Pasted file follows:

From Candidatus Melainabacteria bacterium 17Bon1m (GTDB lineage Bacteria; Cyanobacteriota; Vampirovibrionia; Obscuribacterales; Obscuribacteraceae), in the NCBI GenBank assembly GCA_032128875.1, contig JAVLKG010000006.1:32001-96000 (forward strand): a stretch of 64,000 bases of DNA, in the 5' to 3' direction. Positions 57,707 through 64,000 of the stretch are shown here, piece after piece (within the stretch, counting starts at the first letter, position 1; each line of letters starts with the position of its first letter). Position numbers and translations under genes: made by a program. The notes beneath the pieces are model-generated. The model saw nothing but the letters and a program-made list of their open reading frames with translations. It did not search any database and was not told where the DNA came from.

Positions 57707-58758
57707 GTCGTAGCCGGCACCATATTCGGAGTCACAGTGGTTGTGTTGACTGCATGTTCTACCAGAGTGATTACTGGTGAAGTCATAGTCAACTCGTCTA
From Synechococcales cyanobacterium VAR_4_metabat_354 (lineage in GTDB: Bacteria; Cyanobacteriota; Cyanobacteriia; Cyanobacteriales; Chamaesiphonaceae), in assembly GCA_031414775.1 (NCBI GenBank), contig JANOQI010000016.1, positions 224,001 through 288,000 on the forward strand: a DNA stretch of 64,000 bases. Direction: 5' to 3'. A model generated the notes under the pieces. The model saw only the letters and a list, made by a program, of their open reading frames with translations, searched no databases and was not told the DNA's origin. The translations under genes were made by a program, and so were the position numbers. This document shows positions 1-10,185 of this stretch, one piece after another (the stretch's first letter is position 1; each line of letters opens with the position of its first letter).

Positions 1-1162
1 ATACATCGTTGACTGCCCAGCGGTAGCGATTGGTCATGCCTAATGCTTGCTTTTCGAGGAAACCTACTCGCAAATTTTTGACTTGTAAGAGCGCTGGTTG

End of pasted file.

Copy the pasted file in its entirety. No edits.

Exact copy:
From Candidatus Melainabacteria bacterium 17Bon1m (GTDB lineage Bacteria; Cyanobacteriota; Vampirovibrionia; Obscuribacterales; Obscuribacteraceae), in the NCBI GenBank assembly GCA_032128875.1, contig JAVLKG010000006.1:32001-96000 (forward strand): a stretch of 64,000 bases of DNA, in the 5' to 3' direction. Positions 57,707 through 64,000 of the stretch are shown here, piece after piece (within the stretch, counting starts at the first letter, position 1; each line of letters starts with the position of its first letter). Position numbers and translations under genes: made by a program. The notes beneath the pieces are model-generated. The model saw nothing but the letters and a program-made list of their open reading frames with translations. It did not search any database and was not told where the DNA came from.

Positions 57707-58758
57707 GTCGTAGCCGGCACCATATTCGGAGTCACAGTGGTTGTGTTGACTGCATGTTCTACCAGAGTGATTACTGGTGAAGTCATAGTCAACTCGTCTA
From Synechococcales cyanobacterium VAR_4_metabat_354 (lineage in GTDB: Bacteria; Cyanobacteriota; Cyanobacteriia; Cyanobacteriales; Chamaesiphonaceae), in assembly GCA_031414775.1 (NCBI GenBank), contig JANOQI010000016.1, positions 224,001 through 288,000 on the forward strand: a DNA stretch of 64,000 bases. Direction: 5' to 3'. A model generated the notes under the pieces. The model saw only the letters and a list, made by a program, of their open reading frames with translations, searched no databases and was not told the DNA's origin. The translations under genes were made by a program, and so were the position numbers. This document shows positions 1-10,185 of this stretch, one piece after another (the stretch's first letter is position 1; each line of letters opens with the position of its first letter).

Positions 1-1162
1 ATACATCGTTGACTGCCCAGCGGTAGCGATTGGTCATGCCTAATGCTTGCTTTTCGAGGAAACCTACTCGCAAATTTTTGACTTGTAAGAGCGCTGGTTG